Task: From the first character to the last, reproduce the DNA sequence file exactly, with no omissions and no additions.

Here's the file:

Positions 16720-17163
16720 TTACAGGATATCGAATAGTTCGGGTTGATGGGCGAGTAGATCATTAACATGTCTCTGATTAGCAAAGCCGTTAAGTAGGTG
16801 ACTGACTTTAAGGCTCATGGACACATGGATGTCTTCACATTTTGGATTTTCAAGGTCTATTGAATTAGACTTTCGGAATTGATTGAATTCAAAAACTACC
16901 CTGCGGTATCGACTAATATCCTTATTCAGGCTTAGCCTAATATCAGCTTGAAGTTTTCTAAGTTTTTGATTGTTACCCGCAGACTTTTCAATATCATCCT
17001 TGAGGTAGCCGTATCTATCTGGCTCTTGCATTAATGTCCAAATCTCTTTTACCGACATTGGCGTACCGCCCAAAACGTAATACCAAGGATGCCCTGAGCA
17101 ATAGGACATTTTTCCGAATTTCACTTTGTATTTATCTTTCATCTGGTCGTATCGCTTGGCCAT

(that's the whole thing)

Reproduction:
Positions 16720-17163
16720 TTACAGGATATCGAATAGTTCGGGTTGATGGGCGAGTAGATCATTAACATGTCTCTGATTAGCAAAGCCGTTAAGTAGGTG
16801 ACTGACTTTAAGGCTCATGGACACATGGATGTCTTCACATTTTGGATTTTCAAGGTCTATTGAATTAGACTTTCGGAATTGATTGAATTCAAAAACTACC
16901 CTGCGGTATCGACTAATATCCTTATTCAGGCTTAGCCTAATATCAGCTTGAAGTTTTCTAAGTTTTTGATTGTTACCCGCAGACTTTTCAATATCATCCT
17001 TGAGGTAGCCGTATCTATCTGGCTCTTGCATTAATGTCCAAATCTCTTTTACCGACATTGGCGTACCGCCCAAAACGTAATACCAAGGATGCCCTGAGCA
17101 ATAGGACATTTTTCCGAATTTCACTTTGTATTTATCTTTCATCTGGTCGTATCGCTTGGCCAT